Very importantly, a lot of posts are collected into one page called Gamemastery 101, and it’s great. Go, read!

DMsGuild & DrivethruRPG – if you’re ever in need of inspiration, always a fun source. If needed, look out for deals, bundles, or free products for holidays (Halloween is always good for some free picks)

Modern Appendix N – This blog looks to be dead for years at this stage, however it still shows all the posts.
Reviews of various books, both fiction and gaming aids, and ways to use them and their ideas in your games. Worth a read.

The Piazza – an olde timey board forum absolutly filled with great resources and users. This place is invaluable, It’s largely for D&D but also covers Pathfinder, Call of Cthulhu, Gamma World, Traveller, and even TORG!

YouTube

Web DM – I’ve linked to these videos a good few times now. If you’re looking to run a game, go take a look. If you’re looking to play a specific race, go take a look. If you want a little background on some classic settings, go take a look.
Their sister channel Web DM Plays is great for actual play videos.

Critical Role – (I know it’s available on Twitch, but I barely use it.) I watched a few episodes, but I just didn’t have the time to sit down and catch up (and that was when I was ten or so episodes behind on season two!). There’s a lot of content here, and the inspiration for the Tal’Dorei setting book and Explorer’s Guide to Wildemount.

Nerdarchy – tips and tricks for gamemasters and players, interesting takes on powerful character builds, and videos of the team playing games. It’s a really great channel for advice, I haven;t watched enough of the actual play videos to know how good they are.

How to be a Great Gamemaster – A fantastic resource of tips, tricks and long-form advice for even veteran GMs. Plus it’s nice to have an accent on this list that isn’t from the United States.

Monarchs Factory – this one has a lot going for it: short videos on history, mythology, homebrew, gamemastering, and another accent that’s not from the United States. Yay!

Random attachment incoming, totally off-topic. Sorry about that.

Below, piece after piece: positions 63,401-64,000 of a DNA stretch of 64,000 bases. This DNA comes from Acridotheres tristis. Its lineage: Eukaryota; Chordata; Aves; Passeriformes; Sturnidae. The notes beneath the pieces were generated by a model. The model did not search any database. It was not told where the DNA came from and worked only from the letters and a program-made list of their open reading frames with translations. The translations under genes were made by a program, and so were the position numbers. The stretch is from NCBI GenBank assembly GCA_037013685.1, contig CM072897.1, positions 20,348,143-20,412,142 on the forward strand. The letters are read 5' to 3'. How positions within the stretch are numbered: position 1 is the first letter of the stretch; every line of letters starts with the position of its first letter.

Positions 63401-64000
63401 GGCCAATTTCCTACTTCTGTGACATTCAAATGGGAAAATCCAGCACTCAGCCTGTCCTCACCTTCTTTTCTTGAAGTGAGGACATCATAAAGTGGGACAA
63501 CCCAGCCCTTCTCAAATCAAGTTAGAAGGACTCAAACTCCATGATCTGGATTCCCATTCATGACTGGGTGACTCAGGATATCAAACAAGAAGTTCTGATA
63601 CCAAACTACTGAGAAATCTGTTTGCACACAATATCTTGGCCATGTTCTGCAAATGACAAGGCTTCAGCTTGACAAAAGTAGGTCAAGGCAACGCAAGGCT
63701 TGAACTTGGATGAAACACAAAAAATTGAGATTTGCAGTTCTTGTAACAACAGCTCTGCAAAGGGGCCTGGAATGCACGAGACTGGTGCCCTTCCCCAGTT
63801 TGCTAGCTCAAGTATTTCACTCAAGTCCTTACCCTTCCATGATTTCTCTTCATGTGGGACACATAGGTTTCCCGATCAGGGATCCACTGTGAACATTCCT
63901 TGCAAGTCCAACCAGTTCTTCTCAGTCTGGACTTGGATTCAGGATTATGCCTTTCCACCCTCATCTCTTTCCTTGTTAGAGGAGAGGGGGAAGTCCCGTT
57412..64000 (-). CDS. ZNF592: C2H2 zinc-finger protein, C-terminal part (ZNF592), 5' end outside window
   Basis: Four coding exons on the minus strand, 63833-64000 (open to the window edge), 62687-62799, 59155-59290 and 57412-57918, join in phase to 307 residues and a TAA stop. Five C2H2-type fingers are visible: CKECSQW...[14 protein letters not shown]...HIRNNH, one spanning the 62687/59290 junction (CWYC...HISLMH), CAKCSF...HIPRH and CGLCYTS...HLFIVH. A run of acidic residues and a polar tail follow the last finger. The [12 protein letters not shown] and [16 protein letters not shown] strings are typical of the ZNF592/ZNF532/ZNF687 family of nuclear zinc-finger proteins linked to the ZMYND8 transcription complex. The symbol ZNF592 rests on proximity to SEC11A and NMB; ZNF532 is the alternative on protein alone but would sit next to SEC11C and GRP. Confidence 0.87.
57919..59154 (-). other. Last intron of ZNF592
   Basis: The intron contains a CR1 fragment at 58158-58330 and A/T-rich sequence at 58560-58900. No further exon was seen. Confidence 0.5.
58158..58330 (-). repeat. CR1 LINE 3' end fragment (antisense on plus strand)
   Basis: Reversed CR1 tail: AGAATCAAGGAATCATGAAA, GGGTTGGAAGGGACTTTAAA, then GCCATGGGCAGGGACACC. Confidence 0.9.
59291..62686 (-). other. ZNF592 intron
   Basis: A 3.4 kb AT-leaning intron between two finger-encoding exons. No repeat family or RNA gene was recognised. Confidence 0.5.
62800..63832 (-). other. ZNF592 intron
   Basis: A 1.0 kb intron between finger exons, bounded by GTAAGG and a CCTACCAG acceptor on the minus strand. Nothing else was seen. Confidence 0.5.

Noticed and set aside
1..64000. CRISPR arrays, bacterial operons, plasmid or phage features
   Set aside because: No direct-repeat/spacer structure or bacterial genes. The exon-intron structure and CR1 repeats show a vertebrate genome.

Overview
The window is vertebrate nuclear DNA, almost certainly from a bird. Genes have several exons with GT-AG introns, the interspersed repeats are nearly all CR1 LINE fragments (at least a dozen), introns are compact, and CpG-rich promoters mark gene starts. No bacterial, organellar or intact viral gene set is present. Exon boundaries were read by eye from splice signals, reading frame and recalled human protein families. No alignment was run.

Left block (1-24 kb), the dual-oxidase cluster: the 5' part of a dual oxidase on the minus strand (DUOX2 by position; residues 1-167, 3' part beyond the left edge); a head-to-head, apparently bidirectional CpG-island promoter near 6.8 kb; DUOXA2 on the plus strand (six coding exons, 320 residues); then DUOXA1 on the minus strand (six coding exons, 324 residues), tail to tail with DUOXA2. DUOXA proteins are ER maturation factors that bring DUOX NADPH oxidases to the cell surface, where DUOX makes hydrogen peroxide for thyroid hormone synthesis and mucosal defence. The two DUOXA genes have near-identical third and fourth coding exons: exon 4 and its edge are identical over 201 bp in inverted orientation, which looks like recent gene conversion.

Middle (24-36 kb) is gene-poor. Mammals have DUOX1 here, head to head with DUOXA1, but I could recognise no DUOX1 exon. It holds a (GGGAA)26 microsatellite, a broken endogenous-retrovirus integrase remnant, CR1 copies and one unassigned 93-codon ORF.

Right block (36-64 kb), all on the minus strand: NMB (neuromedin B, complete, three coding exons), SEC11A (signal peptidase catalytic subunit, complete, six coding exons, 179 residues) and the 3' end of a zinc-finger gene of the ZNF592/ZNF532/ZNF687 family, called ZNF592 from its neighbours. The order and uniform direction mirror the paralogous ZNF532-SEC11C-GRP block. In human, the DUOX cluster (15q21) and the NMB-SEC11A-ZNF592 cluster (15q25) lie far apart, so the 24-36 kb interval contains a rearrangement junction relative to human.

Hello Future Me – tips for writing, building up storylines, and accurately portraying characters.

Questing Beast – A lot of videos of reviews for Old School Revival products, there’s also some advice for gamemastery stashed away here too, and interviews with game and adventure writers.

Dungeon Dudes – two guys dispensing great advice for roleplaying games, mostly applicable to D&D. There’s also actual play videos and explanations of specific rules.

Matt Colville – There’s a lot to say about Matt’s videos – they’re insightful, helpful, repeatedly useful, and contain a great deal of good information on the hobby. There’s also episodes of actual play available up there.
I would advise everyone to check out the MCDM website as well, which has much of the same content and also a shop to buy his gaming products.

Dicebreaker – reviews, tips and actual play videos for roleplaying and board games.

Literature – Fiction

The Discworld series – Terry Pratchett : I was about 10 when I discovered Discworld, and I read all the books in order until I ran out – which took me about a year. From Jingo onward, I bought or was gifted every Discworld novel within a few weeks of release and read it within a few days. I’ve read most of the series several times.
Basically, I would say that Pratchett’s work influenced me a lot more than Tolkien in what I consider a good fantasy setting. It’s what I would credit my love for urban fantasy to, and my love of urban fantasy roleplay as well.